The growing feather as a dermal test site: Comparison of leukocyte profiles during the response toMycobacterium butyricumin growing feathers, wattles, and wing webs

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Abstract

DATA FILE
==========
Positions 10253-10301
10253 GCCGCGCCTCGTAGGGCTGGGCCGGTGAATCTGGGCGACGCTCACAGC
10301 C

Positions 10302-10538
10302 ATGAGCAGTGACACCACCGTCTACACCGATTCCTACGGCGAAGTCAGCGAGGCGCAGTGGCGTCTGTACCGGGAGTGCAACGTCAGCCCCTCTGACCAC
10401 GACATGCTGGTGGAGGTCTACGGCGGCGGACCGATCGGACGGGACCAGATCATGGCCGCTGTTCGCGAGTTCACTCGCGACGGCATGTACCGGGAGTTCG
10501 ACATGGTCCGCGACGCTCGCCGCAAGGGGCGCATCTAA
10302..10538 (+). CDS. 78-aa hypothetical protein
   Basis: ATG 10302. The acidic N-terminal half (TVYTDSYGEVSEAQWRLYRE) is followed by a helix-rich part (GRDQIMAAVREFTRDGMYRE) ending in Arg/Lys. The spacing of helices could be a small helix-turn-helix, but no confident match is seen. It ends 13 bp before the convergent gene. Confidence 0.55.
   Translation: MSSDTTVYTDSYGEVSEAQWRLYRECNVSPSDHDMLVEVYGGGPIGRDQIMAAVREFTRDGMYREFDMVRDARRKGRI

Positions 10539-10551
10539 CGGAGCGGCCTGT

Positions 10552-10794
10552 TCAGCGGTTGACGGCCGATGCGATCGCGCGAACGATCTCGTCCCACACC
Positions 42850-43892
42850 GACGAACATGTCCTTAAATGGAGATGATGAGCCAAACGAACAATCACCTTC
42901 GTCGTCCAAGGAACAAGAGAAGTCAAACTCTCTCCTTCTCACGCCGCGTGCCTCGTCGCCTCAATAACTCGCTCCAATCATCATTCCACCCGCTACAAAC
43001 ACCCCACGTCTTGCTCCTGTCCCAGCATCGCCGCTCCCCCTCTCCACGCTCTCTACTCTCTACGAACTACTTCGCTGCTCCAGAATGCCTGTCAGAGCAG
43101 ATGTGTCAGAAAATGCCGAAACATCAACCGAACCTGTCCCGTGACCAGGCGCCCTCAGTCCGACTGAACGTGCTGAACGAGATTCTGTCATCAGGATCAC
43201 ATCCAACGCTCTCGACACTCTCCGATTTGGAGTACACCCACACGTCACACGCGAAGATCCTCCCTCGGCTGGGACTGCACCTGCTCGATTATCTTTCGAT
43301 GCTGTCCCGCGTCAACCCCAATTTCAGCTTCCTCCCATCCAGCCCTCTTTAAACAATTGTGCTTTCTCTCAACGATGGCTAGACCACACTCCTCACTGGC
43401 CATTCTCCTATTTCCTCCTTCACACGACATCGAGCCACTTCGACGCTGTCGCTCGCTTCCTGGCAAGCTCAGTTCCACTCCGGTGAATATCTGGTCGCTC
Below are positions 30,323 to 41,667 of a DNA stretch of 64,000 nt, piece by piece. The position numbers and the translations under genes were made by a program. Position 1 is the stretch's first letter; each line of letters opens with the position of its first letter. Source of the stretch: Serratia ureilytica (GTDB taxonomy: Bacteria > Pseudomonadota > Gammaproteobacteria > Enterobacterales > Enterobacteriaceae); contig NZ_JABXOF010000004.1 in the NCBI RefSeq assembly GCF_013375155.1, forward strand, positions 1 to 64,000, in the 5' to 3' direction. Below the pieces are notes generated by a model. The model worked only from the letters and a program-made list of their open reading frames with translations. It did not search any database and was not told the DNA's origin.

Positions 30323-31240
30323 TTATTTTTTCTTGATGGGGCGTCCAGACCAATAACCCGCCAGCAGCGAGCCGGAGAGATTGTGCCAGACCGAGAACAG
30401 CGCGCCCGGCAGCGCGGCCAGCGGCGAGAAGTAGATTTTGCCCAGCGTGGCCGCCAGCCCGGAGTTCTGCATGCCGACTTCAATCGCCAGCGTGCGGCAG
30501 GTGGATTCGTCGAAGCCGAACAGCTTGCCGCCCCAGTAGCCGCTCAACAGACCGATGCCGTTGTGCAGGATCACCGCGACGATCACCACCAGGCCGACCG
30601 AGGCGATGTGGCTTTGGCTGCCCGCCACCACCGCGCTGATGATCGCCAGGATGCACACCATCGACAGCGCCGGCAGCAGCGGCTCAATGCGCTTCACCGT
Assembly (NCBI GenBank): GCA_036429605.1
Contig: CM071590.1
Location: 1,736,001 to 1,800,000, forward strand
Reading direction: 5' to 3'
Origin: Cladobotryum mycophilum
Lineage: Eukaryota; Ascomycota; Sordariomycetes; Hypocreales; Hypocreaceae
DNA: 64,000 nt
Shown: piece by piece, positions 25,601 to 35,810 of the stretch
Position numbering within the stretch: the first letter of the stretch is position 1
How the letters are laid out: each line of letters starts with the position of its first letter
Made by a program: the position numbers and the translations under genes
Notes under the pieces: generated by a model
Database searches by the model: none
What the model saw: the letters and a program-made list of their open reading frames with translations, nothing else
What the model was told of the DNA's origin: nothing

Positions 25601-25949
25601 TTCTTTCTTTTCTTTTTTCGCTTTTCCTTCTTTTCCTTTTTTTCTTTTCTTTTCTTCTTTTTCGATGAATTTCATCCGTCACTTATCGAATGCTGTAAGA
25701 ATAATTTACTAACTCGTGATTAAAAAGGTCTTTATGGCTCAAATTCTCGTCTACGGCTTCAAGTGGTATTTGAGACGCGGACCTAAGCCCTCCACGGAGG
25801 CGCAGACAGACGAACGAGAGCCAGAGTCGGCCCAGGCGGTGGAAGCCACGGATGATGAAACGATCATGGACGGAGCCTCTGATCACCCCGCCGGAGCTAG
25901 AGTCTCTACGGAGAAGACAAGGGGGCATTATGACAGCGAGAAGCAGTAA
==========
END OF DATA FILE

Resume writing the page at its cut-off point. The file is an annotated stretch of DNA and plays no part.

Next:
Using the response to Mycobacterium butyricum as the test-immune response, the main goal of this study was to demonstrate the suitability of the growing feather (GF) as a dermal test site and window into in vivo cellular/tissue responses (US-Patent 8,216,551). Using M. butyricum immunized chickens, the specific objectives were to: 1) compare the leukocyte infiltration response to intra-dermally injected M. butyricum in GF, wattles, and wing webs; 2) use GF as the test site to monitor leukocyte response profiles to recall antigen in the same individuals; and 3) gain new knowledge regarding the local response to M. butyricum in chickens. For objective 1, chickens were euthanized for tissue collection at 4 to 6, 24, 48, and 72 h after intra-dermal antigen injection. Leukocyte infiltration profiles were determined using immunochemical and conventional histology. Data from this study established the similarities between the cellular response in GF, wattles, and wing webs and uncovered many advantages of working with GF. For objective 2, antigen was injected into multiple GF per individual. GF were collected before and at 0.25, 1, 2, 3, and 7 d post injection and processed for cell population analysis by flow cytometry. Advantages of the approach used in objective 2 included a technically easier, more comprehensive, and more objective leukocyte profile analysis; same-day data acquisition; and, most importantly, easy, minimally invasive sample collection from the same individual throughout the study. Both studies contributed new knowledge regarding the local cutaneous response to M. butyricum in M. butyricum immunized chickens and confirmed the cell-mediated nature of the immune response to M. butyricum (e.g., elevated levels [P < 0.05] of T cells [CD4+ and CD8+], macrophages and MHC class II+-cells on days one to 3 post injection in M. butyricum- compared to PBS-injected tissues). The use of GF as an “in vivo test tube” to monitor local innate and adaptive immune activities will find direct application in vaccine development, as well as in the assessment and optimization of immune system development and function in poultry.

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